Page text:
In our ongoing celebration of Black History Month, we look back at some of the leaders, icons, and pop culture juggernauts that helped to bring diversity, equity, inclusion and representation to the forefront of the American landscape — like these men and women who left their indelible mark on the 1950s.
With her play A Raisin in the Sun, Lorraine Hansberry became the first-ever Black female author to write a play performed on Broadway. It was just one in several amazing achievements for the liberated wordsmith whose all too short life helped bring to light a number of once closeted subjects.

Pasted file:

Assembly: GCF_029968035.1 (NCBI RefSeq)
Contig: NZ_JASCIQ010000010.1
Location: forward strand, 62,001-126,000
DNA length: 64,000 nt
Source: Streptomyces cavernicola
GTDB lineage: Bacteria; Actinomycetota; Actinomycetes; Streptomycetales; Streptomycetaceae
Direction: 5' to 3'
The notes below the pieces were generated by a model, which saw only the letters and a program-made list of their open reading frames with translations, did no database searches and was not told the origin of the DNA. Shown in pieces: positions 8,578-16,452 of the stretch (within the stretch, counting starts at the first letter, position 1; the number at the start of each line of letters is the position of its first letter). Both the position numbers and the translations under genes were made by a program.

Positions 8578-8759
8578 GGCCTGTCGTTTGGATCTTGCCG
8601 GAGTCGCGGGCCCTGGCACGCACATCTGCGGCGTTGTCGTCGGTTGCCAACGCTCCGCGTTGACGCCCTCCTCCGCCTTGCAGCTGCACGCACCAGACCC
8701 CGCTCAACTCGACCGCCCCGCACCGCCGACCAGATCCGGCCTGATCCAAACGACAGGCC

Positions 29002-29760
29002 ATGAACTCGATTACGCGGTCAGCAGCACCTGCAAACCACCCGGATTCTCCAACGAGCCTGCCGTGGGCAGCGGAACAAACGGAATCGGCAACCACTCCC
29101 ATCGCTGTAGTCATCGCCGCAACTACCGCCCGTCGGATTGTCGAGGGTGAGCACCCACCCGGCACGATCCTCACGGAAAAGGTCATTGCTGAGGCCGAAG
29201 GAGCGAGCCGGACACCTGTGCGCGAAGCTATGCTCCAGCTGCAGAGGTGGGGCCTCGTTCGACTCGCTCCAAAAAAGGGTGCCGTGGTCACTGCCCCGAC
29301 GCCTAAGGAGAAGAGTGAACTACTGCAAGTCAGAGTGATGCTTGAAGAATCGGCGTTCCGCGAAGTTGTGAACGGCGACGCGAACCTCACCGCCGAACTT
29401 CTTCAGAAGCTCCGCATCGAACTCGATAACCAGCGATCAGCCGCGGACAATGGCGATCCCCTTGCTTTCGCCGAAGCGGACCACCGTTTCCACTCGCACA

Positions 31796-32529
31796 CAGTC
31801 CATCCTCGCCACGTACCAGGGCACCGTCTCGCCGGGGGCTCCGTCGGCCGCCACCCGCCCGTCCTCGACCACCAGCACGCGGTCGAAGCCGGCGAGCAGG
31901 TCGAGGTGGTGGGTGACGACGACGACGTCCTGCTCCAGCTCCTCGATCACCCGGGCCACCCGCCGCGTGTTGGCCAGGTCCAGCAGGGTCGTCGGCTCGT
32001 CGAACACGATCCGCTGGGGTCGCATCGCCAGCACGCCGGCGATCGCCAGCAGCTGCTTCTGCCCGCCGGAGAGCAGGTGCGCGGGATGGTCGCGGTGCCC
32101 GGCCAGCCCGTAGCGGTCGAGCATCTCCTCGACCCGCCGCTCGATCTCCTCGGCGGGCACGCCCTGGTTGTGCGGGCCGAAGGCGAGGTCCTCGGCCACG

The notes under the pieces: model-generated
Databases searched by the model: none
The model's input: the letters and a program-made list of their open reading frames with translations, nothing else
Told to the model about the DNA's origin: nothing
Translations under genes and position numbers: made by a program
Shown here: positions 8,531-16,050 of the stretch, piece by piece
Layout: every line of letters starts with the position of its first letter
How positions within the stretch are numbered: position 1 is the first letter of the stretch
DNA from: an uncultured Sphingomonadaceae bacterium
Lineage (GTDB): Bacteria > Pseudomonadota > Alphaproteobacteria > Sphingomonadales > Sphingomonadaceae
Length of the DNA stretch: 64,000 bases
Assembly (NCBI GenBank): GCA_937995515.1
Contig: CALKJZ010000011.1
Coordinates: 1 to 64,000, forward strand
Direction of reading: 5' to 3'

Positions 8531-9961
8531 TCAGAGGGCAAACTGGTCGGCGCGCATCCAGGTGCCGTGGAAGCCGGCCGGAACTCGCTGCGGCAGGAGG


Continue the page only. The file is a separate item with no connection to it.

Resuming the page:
Born to a middle-class family living in Chicago in 1930, Lorraine Hansberry experienced both the good and the bad from an early age. Her father, Carl Augustus Hansberry, was a successful businessman. He founded Lake Street Bank, one of the first banks for Blacks in Chicago. He also ran a profitable real estate business. Because of his connections, Hansberry was able to interact with many prominent Black leaders throughout her childhood — folks like famed sociology professor W.E.B. DuBois, poet Langston Hughes, actor and political activist Paul Robeson, musician Duke Ellington and Olympic gold medalist Jesse Owens.